The Government has published the draft legislation aimed at reforming the operation of the off-payroll working tax rules, known as IR35.
Given current political uncertainty, many were gambling on these new rules being kicked into the long grass. However, it’s now clear the new rules will be implemented in April 2020.
All organisations should therefore review the new rules to determine any impact they may face. The time it could take to identify and amend affected contracts, update internal processes and calculate any financial exposure should not be underestimated .
The off-payroll working rules (with us since 2000) seek to ensure contractors who work like employees but supply their services through their own contractor’s intermediary entity, such as a personal service company (PSC) pay broadly the same income tax and National Insurance contributions (NICs) as employees.
In April 2017, new rules were introduced for public sector organisations, shifting responsibility for deciding whether the rules apply from the PSC to the public sector organisation, that is the ‘end-user’ of the contractor’s services.
New legislation will now extend this approach to medium and large end user businesses in the private and third sectors.
Existing IR35 operational rules will continue to apply for small businesses, which are defined based on the Companies Act 2006 definition of ‘small company’.
Who will be affected?
Specifically, the new rules will impact:
- medium and large businesses in the private and third sectors that engage contractors who provide their services through intermediary entities such as PSCs ;
- recruitment agencies and other entities within the labour supply chain that supply staff who work through contractor’s intermediary entities including PSCs;
- contractors who supply their services through entities such as PSCs and who would be classified as employed if engaged directly; and
- public sector organisations, that will also be affected by changes to the rules – eg the new statutory status determination statements and employment status disagreement process.
What needs to be done?
This will vary depending on the nature of the issue and the entity concerned.
- Private and third sector end-users will need to identify any contractors they engage through an intermediary and assess each contract individually.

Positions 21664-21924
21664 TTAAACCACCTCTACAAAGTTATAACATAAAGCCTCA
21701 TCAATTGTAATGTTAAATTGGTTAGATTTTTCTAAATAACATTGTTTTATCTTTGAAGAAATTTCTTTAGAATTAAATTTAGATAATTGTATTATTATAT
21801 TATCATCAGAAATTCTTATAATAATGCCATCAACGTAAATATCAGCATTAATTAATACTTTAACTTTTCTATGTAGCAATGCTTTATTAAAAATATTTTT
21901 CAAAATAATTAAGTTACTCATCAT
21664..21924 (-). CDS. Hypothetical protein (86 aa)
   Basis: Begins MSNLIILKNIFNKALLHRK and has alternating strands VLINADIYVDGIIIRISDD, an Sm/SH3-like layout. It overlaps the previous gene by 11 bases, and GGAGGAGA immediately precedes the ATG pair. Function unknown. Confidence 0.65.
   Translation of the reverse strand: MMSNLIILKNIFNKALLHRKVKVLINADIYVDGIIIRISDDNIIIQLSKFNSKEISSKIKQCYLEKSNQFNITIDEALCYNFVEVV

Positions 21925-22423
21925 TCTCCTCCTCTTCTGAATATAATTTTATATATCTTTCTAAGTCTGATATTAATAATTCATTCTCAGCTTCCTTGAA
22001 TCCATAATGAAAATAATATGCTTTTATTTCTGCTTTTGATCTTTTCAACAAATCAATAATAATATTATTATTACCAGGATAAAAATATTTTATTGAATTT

- The ‘end-user’ must provide the contractor and any third party they contract with, such as a recruitment agency, with a status determination setting out the reasons for their assessment.
- A new disagreement process will allow for a challenge to be made to the status determination.
- Public sector organisations will need to update their processes to meet stricter assessment requirements and right of appeal provisions.
- All parties in the labour supply chain will need to be aware of and pass on the decision made by the end-user.
- Where an employment status determination is made, the party paying the contractor’s intermediary (eg PSC), known as the fee-payer, will need to account for any income tax , employee and employer NICs and apprenticeship levy due through PAYE.
- New transfer of debt provisions could result in a transfer of any tax liability up the labour supply chain, potentially back to the end-user, where the fee-payer fails to comply with their tax withholding obligations.
What is Government doing to help?
- The Check Employment Status for Tax (CEST) tool can be found on HMRC’s website. This can be used to help make the status determination. HMRC has said it will be enhancing CEST and developing new guidance on its use, but we don’t know when this will be available.
- HMRC has published high-level guidance for organisations and has said it will provide further support, including webinars, workshops and one-to-one sessions with businesses in particular sectors, in due course.